Monday, June 15, 2009

Employee Engagement: In or Out?





Should we be worried about employee engagement during this recession? After all, we are all trying to survive, should we be concerned if our employees are engaged?

I read a very interesting article in BusinessWeek on the subject. The authors made some very good points. Paul Hebert states that the managers are at the root of our employee engagement problems and that "they need to be improved.". Where Gregg Lederman discusses the link between engaged employees and a better customer experience. By paying attention to engagement and by increasing engagement, you will reap the rewards in customer loyalty and revenue.

I believe both ideas are important. It is true, employees don't leave companies they leave their manager. The manager plays a pivotal role in engagement of their employees. There is a ton of research that discusses this relationship and the importance of communication, job expectations, job content and training have on engagement scores. All of which the manager has "control" over.

Maybe managers do need to be improved, but they may need to be engaged as well. They are employees as well. Perhaps, they need leadership and direction from their own managers. So when we discuss employee engagement it should be for ALL employees including our managers.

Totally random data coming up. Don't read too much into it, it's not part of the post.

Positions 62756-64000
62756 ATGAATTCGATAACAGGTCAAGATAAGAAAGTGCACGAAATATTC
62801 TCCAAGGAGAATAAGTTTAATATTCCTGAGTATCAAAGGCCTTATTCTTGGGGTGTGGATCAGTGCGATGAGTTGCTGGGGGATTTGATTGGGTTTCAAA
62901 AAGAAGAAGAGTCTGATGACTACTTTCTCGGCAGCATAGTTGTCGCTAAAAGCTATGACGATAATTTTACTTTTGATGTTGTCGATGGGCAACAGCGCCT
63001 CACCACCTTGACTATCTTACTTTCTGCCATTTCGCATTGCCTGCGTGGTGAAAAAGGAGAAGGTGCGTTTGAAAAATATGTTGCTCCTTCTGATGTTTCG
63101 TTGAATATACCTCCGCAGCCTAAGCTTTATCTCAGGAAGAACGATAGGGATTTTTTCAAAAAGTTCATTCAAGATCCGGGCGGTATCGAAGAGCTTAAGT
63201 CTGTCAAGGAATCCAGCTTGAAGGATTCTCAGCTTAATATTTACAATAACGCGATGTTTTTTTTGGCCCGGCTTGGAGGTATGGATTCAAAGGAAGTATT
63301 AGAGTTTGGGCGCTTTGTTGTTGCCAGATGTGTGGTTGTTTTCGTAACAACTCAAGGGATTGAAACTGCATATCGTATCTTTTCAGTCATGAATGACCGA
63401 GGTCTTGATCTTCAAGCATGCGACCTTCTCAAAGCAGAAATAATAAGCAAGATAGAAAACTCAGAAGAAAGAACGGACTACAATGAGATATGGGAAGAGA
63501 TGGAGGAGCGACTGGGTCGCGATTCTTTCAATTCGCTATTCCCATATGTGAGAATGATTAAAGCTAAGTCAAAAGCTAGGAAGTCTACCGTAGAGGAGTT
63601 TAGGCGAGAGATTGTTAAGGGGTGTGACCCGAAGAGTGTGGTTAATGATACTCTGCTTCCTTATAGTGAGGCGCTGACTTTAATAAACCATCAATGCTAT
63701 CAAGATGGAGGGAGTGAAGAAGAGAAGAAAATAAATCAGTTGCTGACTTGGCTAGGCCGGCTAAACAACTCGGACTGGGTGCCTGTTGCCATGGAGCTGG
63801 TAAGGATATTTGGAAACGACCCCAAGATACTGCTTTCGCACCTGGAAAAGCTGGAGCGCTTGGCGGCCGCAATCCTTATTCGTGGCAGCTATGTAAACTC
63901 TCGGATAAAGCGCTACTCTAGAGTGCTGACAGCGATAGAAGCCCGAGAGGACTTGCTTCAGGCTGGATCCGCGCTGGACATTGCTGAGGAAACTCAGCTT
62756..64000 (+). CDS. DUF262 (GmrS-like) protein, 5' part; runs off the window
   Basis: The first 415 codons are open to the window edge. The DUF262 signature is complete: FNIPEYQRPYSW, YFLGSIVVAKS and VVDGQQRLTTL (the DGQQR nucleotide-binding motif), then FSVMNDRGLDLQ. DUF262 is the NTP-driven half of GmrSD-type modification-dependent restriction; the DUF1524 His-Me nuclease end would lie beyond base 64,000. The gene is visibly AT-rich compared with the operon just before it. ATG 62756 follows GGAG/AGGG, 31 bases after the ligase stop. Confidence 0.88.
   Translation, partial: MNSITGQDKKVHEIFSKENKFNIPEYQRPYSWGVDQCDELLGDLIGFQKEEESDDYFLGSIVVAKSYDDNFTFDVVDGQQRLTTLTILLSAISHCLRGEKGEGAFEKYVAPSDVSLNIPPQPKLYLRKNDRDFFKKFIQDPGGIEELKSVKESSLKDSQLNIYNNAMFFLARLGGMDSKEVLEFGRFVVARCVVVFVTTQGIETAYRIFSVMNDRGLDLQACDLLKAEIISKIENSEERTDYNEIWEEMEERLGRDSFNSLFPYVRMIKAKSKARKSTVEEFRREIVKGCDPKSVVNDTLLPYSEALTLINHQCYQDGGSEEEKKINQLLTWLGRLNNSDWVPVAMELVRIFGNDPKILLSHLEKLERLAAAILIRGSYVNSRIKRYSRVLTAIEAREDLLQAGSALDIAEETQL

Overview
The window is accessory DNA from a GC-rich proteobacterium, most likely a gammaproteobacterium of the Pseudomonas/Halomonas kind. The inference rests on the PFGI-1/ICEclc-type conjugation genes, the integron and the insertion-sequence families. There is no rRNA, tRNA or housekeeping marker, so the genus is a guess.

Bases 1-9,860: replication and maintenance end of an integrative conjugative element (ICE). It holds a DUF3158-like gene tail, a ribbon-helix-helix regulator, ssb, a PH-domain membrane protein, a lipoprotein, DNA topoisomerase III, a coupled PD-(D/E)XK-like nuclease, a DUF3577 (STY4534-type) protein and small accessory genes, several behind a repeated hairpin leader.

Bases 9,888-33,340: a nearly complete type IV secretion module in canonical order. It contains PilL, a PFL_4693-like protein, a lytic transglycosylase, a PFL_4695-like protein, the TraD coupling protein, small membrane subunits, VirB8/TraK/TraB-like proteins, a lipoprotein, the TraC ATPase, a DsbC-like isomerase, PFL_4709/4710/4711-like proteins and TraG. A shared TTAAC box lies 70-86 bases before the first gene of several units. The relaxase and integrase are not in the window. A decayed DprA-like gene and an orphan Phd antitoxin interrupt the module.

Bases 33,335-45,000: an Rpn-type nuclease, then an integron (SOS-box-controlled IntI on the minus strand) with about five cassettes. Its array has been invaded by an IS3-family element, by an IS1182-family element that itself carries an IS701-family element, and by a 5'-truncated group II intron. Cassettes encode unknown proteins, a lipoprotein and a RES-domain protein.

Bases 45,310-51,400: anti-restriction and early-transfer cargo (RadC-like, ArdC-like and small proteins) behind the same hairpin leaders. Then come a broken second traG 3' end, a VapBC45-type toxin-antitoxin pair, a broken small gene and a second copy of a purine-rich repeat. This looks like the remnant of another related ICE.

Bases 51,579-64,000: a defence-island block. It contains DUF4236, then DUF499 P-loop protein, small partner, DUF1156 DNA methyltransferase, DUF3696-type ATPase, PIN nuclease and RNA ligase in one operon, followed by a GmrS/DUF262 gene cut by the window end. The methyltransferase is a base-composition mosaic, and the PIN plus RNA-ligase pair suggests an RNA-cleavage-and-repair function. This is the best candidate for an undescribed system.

We have always believed in the relationship of engaged employees and loyal customers. We define the relationship as a "service mirror" or "spillover effect", where customers actually reflecting your employees engagement.

So to answer the initial question should we be concerned about engagement now, I say absolutely yes! I believe the companies that are paying attention to engagement will definitely weather this storm.

So what are some steps you can take to understand who is engaged and who isn't?

1) Make sure your employee survey measures engagement as well as satisfaction
2) Look at your data in a granular way, In other words, slice and dice your data so that you can see which departments, managers, divisions have high and low engagement.
3) Conduct follow ups to get ideas for improvement. Ask your employees they have great ideas.
4) Do this in the spirit of continuous improvement and not a "witch hunt"
5) If possible track customer engagement data to see changes over time after improvements in the employee experience have been made.

What are your thoughts? Is employee engagement so yesterday or is it still in?
Post a Comment